The Shriver Report – Ebook Love – Sharing Stories of Life
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Ebook Love – Sharing Stories of Life

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At the beginning of the digital revolution, I had one point of view. I was a publisher for one of the top five houses in New York City, all of which were frantically meeting over the incursion of something called an ebook, not to be confused with a pbook ( ridiculous corporate doublespeak for a book made of paper) that was going to be sold on a computer, not in a store. I’ll bet those conference rooms still bear the odor of terror on the walls.

I do not work for a commercial publisher any longer. I was downsized a long time ago along with hundreds, if not thousands, of others. Now, I am part of what happens when an industry releases so much talent at once: We drift. Where do we land? Books. It’s what we were trained to do. We’ll stay at home and work on ebooks because we can.  Anyone can. Whose piece of the publishing pie do we take? The top FIVE.

A similar situation happened at the television networks ABC, NBC and CBS. Massive layoffs sent employees home to their bathrobes and hurt egos. From there, they moved on to lower salaries in cable television and we know how that story ends: The Wire, Homeland, Game of Thrones, The Sopranos, Mad Men.  The list goes on and it is some of the best storytelling of the century, so far.  I love what those men and women did.

Cable television and its stories inspire my work as an editor and if I had said that in a publishing job, sweater sets would have turned and said, “We don’t own a television.” <sniff>

Since 2007, commercial publishing has lost 400% of its market share, according to a Bowker analysis. In the 2011-12 publishing season, they lost 50% more.  What must it be like to work inside the walls of such a company these days? Sure, a Hollywood hit like Divergent will give you a great year, but publishing is living paycheck to paycheck and they know it.  Publishing is holding on to old, sluggish business models they do not need. A book is made with a WiFi connection now, not a printing press.

When I was supposed to be sitting on the couch, nursing wounded feelings after my layoff, I went West. I told young person after young person (isn’t that who works in Silicon Valley?) what I wanted to do – I wanted East Coast editors to join with West Coast tech experts – and create an ebook company.  I kept talking and asking stupid questions and finally a couple of these kids laughed and said, “We’re in.”  With those two little words, genius entered my life. I call and ask something of their technology and they answer with “it can and shall be done. By tomorrow.” I’m dumbstruck. Another book is getting made.

My point of view is wildly different today, obviously. I read books on my phone and feel awe at having the equivalent of the Library of Alexandria in the palm of my hand. I edit and publish 85-year-old women, quiet little Grandmas, who want to tell their story about smuggling for the Jews of the Forest at the end of World War II.  I edit and publish cookbooks by stockbrokers and novels by stay-at-home moms.  We don’t have an ebook “template” to fill out: We do it all ourselves. We design the book, flow it. Give it a look. We provide structural editing and copy edit until we are blue in the face: Errors are not tolerated in a finished ebook out of this company. I am on the phone or email with the author all day long, and I hope I’ve returned the editor/writer relationship to a dignified level of humanity. Producing a great book is community at its best: We all enter the story, burnish and protect it.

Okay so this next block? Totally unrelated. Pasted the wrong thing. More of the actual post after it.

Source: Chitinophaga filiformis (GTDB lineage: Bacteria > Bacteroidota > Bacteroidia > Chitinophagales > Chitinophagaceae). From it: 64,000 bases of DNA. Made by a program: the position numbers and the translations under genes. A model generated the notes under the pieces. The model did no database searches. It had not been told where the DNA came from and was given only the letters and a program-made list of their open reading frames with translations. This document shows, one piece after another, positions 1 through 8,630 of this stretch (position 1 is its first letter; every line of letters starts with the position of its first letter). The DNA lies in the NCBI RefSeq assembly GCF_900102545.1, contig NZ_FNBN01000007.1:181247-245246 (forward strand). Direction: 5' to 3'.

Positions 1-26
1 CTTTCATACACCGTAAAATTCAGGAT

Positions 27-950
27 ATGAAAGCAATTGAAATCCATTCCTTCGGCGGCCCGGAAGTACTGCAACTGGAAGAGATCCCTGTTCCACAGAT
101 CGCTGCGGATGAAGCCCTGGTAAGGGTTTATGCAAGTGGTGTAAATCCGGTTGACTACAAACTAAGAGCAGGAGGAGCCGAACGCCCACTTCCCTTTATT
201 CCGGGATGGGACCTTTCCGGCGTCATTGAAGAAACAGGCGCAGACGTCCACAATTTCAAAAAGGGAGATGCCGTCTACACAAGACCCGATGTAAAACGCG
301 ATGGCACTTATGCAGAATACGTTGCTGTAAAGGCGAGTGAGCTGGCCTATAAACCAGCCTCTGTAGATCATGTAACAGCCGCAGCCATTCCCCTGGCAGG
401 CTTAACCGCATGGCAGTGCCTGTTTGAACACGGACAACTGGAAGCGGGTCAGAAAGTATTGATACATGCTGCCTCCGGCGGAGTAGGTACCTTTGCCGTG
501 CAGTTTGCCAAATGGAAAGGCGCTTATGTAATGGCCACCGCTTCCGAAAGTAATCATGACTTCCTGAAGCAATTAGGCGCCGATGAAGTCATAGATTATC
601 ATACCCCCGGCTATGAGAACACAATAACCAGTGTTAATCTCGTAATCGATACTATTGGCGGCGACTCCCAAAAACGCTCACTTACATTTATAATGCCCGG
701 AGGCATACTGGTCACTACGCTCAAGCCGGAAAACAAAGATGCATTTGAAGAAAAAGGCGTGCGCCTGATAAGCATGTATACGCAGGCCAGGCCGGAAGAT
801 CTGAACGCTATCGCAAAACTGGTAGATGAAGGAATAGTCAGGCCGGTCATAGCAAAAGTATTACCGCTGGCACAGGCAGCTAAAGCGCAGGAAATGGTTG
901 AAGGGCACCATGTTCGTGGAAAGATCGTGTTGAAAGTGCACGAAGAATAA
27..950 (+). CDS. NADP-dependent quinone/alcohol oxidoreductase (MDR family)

Ebooks blew a huge hole in the publishing wall for writers: They can now sell their work without the inexplicable prejudices of publishing companies. (I worked for a bunch and still don’t understand them!)  But ebooks did something bigger too: They saved our stories.  We can read about the grandmother, once young, who packed her car with gold bullion to help teenaged Jews hiding in the sewers of Vienna at the end of World War II.  From these stories, we build the sense of who we are, our history, our differences, our bravery, our love.

Ebooks are nothing more, then, than the continuing story of humankind. Their promise is huge: the stories, the information, the new perspectives. An extraordinary artist may come out of nowhere and take us all by surprise. Ebooks are about building the future with as many voices as we get to help us navigate the way, and that includes the grandmothers and stock brokers and stay-at-home moms.

No, they don’t have a “platform” or tv show or newspaper column. They have lives and stories and ideas. They will connect and sell their work. I’ll help them do it with metadata and SEO. Together, we make the book rise. We do it with WiFi, wherever we are, and it never stops because for us, it’s not work: It’s one long glorious story.

Beth Wareham is a Reporter for The Shriver Report.
Beth Wareham spent 15 years in the commercial publishing houses of New York City as a publicist, director of publicity, editor and publisher before leaving to launch children’s author Sandra Boynton’s app The Going to Bed Book. She has edited Temple Grandin’s Animals in Translation, two editions of Joy of Cooking, cookbooks by Bobby Flay and Al Roker, the mega-bestsellers of Dr. Mark Hyman and Geneen Roth’s Women Food and God. She is CEO of ShadowTeams in New York City.
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